There is no doubt that Chancellor Merkel’s visit was a highlight. Sitting up close during her press conference with President Trump in the White House felt surreal, since clearly every word they uttered and every move they made mattered a whole lot politically. But I was also glad to have been involved in the surrounding logistics of her visit.

What do you think is one of Germany’s main foreign policy challenges and what should Germany do about it?

Although Germany’s new international role has started to materialize since as early as the 1990s, the process of adjusting its foreign policy vis-à-vis its international commitments and expectations is far from over. The questions about German history which my non-German friends ask me shows not only that it still matters, but also that German foreign policy must remain inherently multilateral. At the same time, I am convinced that foreign policy is a fluid process which needs outreach and steady engagement with society. Thus, managing domestic and international expectations is a major foreign policy challenge I believe.

What are some cultural impressions you gained of the United States?

Many cultural aspects are often portrayed as “typically American”, something unique and at times bizarre to non-Americans. Short-term visitors may feel vindicated, but a closer look reveals that the US still is such a diverse country. Anything that seems strange has a more familiar counterpart. Maybe that’s simply because of the big population, but maybe that’s also a result of the powerful narrative as a land of the free.

What has been your biggest surprise with regard to living in Washington?

I lived in Columbia Heights, which has many faces but its Latino influence really struck me. I absolutely loved that.

What do you miss about Germany?

More convenient public transportation.

What has been your biggest lesson learned during your internship?

From afar, diplomacy sometimes seems like a perfected discipline performed by high-flyers. However, diplomacy is in fact a fragile network that hinges on the commitment of every involved individual. And yes, just as in real life, small acts of friendship and gratitude can make a big difference. In practice, this means that you can approach basically anyone if you are open-minded and affable.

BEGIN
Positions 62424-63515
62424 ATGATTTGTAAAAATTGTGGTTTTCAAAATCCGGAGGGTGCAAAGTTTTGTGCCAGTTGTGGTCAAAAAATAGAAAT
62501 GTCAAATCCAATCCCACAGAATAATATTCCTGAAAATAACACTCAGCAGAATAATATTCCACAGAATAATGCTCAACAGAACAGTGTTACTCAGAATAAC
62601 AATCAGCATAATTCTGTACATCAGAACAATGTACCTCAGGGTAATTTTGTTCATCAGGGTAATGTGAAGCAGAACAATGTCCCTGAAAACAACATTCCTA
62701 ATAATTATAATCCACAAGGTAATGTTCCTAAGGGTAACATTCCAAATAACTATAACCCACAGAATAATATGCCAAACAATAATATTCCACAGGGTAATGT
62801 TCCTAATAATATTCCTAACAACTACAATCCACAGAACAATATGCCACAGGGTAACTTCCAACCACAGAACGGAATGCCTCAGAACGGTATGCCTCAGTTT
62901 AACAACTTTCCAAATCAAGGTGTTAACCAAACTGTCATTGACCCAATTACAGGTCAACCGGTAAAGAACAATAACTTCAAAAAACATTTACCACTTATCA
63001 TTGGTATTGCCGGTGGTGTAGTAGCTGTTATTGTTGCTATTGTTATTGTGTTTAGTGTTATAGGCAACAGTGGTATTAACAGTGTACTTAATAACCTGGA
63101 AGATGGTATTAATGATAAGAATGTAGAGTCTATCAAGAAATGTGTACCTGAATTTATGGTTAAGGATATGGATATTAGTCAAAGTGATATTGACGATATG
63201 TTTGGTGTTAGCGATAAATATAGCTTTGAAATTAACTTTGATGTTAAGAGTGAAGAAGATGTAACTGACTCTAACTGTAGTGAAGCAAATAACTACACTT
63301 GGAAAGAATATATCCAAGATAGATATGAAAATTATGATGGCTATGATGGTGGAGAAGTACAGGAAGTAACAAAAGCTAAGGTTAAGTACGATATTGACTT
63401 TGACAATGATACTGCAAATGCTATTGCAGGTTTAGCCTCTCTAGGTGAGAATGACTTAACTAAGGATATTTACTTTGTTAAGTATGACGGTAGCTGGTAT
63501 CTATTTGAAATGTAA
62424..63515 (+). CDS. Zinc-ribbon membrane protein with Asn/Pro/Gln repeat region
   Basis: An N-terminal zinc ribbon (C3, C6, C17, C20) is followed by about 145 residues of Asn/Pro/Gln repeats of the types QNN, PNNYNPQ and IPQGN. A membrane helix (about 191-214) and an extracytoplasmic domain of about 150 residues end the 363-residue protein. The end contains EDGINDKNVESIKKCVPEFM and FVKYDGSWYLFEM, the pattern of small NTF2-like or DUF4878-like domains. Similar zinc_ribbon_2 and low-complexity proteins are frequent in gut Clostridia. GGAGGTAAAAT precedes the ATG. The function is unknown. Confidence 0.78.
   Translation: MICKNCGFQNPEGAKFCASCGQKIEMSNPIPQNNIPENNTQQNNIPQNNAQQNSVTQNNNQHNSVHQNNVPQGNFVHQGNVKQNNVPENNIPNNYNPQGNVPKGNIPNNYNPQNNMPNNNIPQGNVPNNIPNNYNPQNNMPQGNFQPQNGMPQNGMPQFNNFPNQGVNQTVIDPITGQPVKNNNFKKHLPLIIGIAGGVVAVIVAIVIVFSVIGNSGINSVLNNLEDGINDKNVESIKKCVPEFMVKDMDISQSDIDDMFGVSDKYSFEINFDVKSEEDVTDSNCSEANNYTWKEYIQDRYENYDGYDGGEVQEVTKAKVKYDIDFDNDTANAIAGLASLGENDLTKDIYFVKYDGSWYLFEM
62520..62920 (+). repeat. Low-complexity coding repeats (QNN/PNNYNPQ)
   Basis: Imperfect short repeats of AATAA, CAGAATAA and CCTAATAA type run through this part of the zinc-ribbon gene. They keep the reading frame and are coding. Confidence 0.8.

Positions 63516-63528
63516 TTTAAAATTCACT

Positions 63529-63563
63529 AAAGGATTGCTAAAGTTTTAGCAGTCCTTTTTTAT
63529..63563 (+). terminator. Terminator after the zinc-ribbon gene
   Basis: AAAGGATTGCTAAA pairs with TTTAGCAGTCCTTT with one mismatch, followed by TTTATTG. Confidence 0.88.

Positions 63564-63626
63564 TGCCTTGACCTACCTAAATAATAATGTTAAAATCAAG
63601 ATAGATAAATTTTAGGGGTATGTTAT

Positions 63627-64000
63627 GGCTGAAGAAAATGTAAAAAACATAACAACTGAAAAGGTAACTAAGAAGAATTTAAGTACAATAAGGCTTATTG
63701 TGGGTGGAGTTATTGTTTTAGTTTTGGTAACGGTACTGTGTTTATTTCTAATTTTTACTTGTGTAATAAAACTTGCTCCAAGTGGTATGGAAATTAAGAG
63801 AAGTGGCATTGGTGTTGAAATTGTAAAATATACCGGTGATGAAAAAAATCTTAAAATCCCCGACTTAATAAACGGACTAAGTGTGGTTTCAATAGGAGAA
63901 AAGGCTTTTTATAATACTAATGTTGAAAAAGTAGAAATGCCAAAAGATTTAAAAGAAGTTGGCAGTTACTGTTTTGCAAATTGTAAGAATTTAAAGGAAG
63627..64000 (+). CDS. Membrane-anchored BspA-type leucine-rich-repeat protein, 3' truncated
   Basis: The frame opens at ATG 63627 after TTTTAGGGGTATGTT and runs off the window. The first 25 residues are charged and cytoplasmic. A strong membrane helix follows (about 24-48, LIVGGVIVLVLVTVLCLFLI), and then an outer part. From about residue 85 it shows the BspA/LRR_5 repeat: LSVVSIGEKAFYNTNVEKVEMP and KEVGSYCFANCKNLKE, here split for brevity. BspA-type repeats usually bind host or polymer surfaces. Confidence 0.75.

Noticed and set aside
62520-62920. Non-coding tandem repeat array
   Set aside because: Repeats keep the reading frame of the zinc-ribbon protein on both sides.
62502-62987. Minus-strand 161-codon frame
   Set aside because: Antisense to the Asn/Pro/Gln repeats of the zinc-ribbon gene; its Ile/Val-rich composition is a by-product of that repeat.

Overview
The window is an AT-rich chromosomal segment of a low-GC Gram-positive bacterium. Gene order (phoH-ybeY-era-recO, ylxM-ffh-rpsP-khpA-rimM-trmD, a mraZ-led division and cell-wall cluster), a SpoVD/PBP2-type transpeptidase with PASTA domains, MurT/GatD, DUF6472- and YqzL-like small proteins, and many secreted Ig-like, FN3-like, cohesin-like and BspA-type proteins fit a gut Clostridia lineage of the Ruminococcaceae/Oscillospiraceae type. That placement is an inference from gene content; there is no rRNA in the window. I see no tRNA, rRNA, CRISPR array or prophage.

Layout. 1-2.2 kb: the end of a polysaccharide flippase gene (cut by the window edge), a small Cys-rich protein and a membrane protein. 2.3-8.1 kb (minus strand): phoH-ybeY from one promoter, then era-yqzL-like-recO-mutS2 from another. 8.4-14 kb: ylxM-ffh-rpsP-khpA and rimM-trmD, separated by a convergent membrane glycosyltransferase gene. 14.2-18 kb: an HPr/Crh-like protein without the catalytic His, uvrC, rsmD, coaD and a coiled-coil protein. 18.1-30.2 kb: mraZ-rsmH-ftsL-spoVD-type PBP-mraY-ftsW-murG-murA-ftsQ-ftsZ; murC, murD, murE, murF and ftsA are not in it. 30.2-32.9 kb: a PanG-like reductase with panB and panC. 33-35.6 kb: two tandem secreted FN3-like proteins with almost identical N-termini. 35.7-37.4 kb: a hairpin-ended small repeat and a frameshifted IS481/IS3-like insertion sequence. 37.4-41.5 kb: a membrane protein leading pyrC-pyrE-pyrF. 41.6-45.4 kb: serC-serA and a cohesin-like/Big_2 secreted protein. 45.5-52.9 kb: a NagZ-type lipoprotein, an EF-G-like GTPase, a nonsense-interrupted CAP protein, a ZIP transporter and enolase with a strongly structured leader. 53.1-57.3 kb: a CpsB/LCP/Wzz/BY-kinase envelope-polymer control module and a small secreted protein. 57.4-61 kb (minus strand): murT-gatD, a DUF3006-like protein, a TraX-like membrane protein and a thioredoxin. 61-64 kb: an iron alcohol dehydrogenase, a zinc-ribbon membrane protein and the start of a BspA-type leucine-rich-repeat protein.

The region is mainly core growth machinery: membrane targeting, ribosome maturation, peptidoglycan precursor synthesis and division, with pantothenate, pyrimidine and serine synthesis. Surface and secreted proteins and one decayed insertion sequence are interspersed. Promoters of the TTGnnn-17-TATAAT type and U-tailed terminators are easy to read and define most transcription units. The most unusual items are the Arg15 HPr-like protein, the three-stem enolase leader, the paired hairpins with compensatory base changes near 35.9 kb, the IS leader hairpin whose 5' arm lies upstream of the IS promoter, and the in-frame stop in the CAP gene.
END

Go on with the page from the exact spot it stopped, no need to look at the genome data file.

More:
What has been your biggest challenge living here?

Staying healthy. Lots of interesting evening events curtail your time for cooking, and nutritious products are rare in supermarkets as are supermarkets themselves. You can go running, but there are only two calisthenics parks in town.

Where do you plan to go or what do you plan to do after your internship?

For any Kölsche (someone from Cologne), moving out of sight of the cathedral is a painful step. However, international relations and especially the Middle East are big fascinations of mine, which draws me back to that region. Ultimately, I’ll do what I’ve planned on since high school and apply for the Foreign Service.

Sauerkraut: Germany’s cuisine for colder months

It might not be difficult to guess that Sauerkraut is a popular dish in Germany; after all, it is a German word. But this well-known German dish – which directly translates to “sour cabbage” – is also widespread in the United States, and has been used in American English since 1776.

Sauerkraut is a form of chopped cabbage that has been salted, fermented and often flavored with additional spices and ingredients such as juniper berries. In Germany, it is often served with pork, sausage or potatoes. Traditionally it is also consumed on New Year’s Eve to bring good luck and wealth during the new year.

The origins of Sauerkraut, however, can be traced back to 200 B.C., when Chinese cooks were pickling cabbage in wine. When Genghis Khan invaded China, he allegedly took the recipe for fermented cabbage and modified it, using salt instead of wine. When the Tatars (Mongolian tribes) arrived in Europe not long thereafter, they brought Sauerkraut with them, and the dish became popular in Eastern Europe and Germanic regions.